Linda Wertheimer talks to Evan Osnos about his New Yorker piece in which he explores how the coal industry has become a political player in the state, and what that could mean for future regulation.



Is the water safe to drink? As we've just heard, that's the question still plaguing hundreds of thousands of West Virginians who live in and around Charleston. I spoke earlier today with the other U.S. senator from West Virginia, the senior senator, Democrat Jay Rockefeller.

Senator Rockefeller, welcome to the program.

SENATOR JAY ROCKEFELLER: Thank you, Melissa. I wouldn't drink that water if you paid me.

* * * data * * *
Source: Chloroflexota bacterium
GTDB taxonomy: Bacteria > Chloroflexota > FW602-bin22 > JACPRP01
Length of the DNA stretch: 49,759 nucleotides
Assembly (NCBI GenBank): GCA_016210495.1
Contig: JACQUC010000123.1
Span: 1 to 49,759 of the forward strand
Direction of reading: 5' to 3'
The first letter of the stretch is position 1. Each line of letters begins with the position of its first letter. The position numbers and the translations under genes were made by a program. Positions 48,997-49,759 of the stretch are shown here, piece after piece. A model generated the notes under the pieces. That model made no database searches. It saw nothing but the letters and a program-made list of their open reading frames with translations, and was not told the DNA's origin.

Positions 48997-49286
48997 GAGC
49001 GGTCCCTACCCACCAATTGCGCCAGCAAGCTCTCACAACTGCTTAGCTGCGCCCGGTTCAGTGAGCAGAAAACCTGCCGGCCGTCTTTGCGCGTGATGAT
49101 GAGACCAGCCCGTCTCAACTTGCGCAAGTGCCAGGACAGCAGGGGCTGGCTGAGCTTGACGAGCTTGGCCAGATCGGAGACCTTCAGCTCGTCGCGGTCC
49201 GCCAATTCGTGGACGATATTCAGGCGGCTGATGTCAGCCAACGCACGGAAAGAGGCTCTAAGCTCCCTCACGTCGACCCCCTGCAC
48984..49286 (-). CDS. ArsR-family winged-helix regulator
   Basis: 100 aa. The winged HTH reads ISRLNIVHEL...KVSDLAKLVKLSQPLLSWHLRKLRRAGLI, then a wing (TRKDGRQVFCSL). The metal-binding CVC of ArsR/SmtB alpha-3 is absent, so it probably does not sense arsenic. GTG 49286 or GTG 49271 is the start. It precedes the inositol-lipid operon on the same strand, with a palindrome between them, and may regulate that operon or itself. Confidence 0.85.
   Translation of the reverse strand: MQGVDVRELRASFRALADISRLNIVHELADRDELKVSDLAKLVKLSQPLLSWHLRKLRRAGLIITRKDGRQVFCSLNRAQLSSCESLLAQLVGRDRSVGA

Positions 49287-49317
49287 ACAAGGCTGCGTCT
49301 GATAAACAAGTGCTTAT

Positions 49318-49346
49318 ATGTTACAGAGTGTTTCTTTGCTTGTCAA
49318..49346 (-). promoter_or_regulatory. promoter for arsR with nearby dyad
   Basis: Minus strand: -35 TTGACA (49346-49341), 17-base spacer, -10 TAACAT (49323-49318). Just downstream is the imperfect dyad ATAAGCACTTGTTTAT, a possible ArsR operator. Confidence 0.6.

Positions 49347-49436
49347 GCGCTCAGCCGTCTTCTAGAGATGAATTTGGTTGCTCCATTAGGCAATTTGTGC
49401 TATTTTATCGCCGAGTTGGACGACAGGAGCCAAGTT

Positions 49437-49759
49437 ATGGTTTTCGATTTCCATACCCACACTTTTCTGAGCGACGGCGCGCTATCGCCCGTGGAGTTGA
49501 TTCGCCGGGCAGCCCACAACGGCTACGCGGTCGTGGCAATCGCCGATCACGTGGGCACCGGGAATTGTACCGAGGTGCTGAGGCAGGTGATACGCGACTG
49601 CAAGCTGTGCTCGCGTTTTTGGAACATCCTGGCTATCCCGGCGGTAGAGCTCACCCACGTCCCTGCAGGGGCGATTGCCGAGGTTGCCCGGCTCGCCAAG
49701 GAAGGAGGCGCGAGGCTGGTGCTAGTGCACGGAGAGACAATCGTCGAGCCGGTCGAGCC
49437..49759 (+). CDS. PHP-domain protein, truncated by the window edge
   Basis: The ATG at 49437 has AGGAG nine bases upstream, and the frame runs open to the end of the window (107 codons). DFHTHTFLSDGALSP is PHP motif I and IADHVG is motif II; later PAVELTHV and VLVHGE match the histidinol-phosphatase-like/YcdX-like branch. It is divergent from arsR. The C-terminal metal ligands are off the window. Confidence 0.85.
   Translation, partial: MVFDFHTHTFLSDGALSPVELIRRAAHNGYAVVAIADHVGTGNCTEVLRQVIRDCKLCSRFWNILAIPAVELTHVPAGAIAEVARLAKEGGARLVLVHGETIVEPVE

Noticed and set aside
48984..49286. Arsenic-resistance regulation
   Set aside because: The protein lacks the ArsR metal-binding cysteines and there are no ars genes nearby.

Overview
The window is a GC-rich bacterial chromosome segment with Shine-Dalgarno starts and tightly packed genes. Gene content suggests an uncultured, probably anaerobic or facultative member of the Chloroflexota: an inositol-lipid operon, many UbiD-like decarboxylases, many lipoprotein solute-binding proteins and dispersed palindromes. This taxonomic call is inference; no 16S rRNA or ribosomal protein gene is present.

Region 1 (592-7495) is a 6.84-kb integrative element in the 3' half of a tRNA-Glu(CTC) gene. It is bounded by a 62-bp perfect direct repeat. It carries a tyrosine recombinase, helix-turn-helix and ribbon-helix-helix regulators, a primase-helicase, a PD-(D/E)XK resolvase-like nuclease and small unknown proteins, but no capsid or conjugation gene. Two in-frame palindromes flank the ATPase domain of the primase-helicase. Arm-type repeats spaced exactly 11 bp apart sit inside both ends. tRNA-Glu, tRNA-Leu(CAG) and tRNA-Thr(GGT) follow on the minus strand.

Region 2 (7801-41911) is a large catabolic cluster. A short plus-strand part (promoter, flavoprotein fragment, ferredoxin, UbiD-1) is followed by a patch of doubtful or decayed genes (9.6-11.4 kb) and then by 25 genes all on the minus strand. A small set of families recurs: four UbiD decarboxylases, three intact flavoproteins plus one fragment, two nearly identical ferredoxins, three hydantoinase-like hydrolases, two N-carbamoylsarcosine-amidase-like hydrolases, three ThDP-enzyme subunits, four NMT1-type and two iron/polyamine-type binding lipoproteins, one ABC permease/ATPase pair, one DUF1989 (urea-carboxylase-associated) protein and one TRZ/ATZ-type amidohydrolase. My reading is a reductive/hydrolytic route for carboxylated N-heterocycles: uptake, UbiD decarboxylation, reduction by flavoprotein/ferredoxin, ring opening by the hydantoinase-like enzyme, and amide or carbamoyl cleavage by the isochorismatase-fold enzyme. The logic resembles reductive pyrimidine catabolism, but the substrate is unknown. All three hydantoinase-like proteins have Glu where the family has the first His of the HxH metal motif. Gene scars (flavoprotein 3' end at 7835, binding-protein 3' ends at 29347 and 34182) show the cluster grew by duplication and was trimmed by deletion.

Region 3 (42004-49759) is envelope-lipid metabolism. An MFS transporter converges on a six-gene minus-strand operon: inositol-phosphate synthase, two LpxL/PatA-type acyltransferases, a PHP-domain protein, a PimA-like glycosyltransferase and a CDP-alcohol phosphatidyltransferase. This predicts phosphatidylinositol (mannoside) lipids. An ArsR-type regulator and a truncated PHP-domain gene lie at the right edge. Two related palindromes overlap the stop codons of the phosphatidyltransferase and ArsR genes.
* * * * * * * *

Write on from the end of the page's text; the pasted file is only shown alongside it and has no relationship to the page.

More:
BLOCK: Really? Well, that was my first question, would you drink the water? And you say no.

Pills, Drugs, Prescriptions, prescription drugs
RayNata / wikimedia

An industry trade group has launched a campaign in West Virginia opposing legislation that would require prescriptions for medications containing pseudoephedrine.
     Pseudoephedrine is also used illegally to make methamphetamine.
     The Consumer Healthcare Products Association began running ads this week on Charleston-area news websites. The group also has set up a website called Stop Meth, Not Meds, a Facebook page and a Twitter account.